Successful stories are driven by authentic and interesting characters, so it’s important to craft them carefully. But characters don’t usually exist in a vacuum; throughout the course of your story, they’ll live, work, play, and fight with other cast members. Some of those relationships are positive and supportive, pushing the protagonist to positive growth and helping them achieve their goals. Other relationships do exactly the opposite—derailing your character’s confidence and self-worth—or they cause friction and conflict that leads to fallout and disruption. Many relationships hover somewhere in the middle. A balanced story will require a mix of these dynamics.
The purpose of this thesaurus is to encourage you to explore the kinds of relationships that might be good for your story and figure out what each might look like. Think about what a character needs (good and bad), and build a network of connections for him or her that will challenge them, showcase their innermost qualities, and bind readers to their relationship trials and triumphs.
More than rivals or competitors, enemies are people who are actively working to defeat or destroy the other. The reason for their animosity may be personal, stemming from a shared past experience, or it may simply be a matter of them working at cross-purposes and blocking each other from reaching their respective goals. The richness in this relationship comes from the fact that both parties believe in their own rightness. Writing a dynamic and interesting pair of enemies requires a carefully exploration of the relationship’s complexity so they don’t veer into cliché, unsympathetic, or flat-character territory.
Below are a wide range of dynamics that may accompany this relationship. Use the ideas that suit your story and work best for your characters to bring about and/or resolve the necessary conflict.
Enemies who are both seeking the same resource or objective, and defeating the other party is a necessary part of their success
Two people who are actively seeking to destroy one another
Enemies who used to be friends or allies, with a shared history
Enemies who are part of the same team but are secretly working against each other
Challenges That Could Threaten The Status Quo
One person asking for a truce
One party being taken out by a serious illness or injury
A powerful third-party demanding an end to the feud
One party discovering a damning secret about the other
The two being physically trapped in the same space
Both parties losing something of value
A common enemy entering the picture
One party joining forces with a stronger and better connected person or entity, disrupting the balance of power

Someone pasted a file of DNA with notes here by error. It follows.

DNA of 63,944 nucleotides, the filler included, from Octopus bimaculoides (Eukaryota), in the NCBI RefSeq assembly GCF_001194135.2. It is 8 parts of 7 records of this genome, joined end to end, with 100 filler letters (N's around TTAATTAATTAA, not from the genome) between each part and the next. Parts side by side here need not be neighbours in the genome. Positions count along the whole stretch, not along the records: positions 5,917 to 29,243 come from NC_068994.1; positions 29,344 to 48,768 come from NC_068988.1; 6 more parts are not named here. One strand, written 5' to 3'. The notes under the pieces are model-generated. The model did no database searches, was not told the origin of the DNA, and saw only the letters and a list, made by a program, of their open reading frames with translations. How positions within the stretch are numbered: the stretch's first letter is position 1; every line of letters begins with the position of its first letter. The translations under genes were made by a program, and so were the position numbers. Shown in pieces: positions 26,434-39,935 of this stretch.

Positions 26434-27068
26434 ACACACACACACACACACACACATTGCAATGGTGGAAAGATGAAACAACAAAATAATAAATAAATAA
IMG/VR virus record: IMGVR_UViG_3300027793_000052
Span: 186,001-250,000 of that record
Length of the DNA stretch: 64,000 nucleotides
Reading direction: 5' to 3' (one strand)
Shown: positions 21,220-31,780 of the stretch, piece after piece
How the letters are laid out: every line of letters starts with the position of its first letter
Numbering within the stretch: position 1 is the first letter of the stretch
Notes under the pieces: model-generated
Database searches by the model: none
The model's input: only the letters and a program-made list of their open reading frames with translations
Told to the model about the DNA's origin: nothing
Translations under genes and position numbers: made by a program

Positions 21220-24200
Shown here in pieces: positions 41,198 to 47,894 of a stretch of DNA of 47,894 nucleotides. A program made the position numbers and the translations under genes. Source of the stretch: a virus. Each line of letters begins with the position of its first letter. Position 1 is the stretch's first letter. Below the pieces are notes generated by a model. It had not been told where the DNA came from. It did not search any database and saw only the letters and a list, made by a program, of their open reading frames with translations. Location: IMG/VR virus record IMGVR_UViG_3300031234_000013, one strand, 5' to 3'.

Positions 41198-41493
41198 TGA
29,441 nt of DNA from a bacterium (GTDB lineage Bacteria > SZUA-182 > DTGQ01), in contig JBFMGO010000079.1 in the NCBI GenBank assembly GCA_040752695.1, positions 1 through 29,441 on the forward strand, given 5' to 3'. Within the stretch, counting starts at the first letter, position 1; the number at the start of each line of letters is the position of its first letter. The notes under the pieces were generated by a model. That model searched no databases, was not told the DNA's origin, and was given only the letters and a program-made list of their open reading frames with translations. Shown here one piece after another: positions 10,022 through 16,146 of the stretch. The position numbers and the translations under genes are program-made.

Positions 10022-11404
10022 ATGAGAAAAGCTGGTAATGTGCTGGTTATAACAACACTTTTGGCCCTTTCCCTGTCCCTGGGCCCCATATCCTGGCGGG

Clashing Personality Trait Combinations
Cautious and Reckless, Unethical and Honorable, Confrontational and Timid, Perfectionist and Talented, Mature and Irresponsible
Negative Outcomes of Friction
Anxiety and depression
Arguments and fights
Self-blame for not handling the situation better
Fictional Scenarios That Could Turn These Characters into Allies
Both parties realizing they have a common goal
Both parties needing to keep a secret
A business venture or financial opportunity that requires both to participate
Ways This Relationship May Lead to Positive Change
The character recognizing their role in the relationship and taking accountability for their actions
The enemies breaking a cycle of hatred
One party learning to seek and extend forgiveness
Themes and Symbols That Can Be Explored through This Relationship
A fall from grace, Betrayal, Danger, Death, Deception, Friendship, Inflexibility, Isolation, Journeys, Love, Peace, Suffering, Violence
Other Relationship Thesaurus entries can be found here.
Need More Descriptive Help?
While this thesaurus is still being developed, the rest of our descriptive collection (15 unique thesauri and growing) is accessible through the One Stop for Writers THESAURUS database.
If you like, swing by and check out the video walkthrough, and then give our Free Trial a spin.
Becca Puglisi is an international speaker, writing coach, and bestselling author of The Emotion Thesaurus and its sequels. Her books are available in five languages, are sourced by US universities, and are used by novelists, screenwriters, editors, and psychologists around the world. She is passionate about learning and sharing her knowledge with others through her Writers Helping Writers blog and via One Stop For Writers—a powerhouse online library created to help writers elevate their storytelling.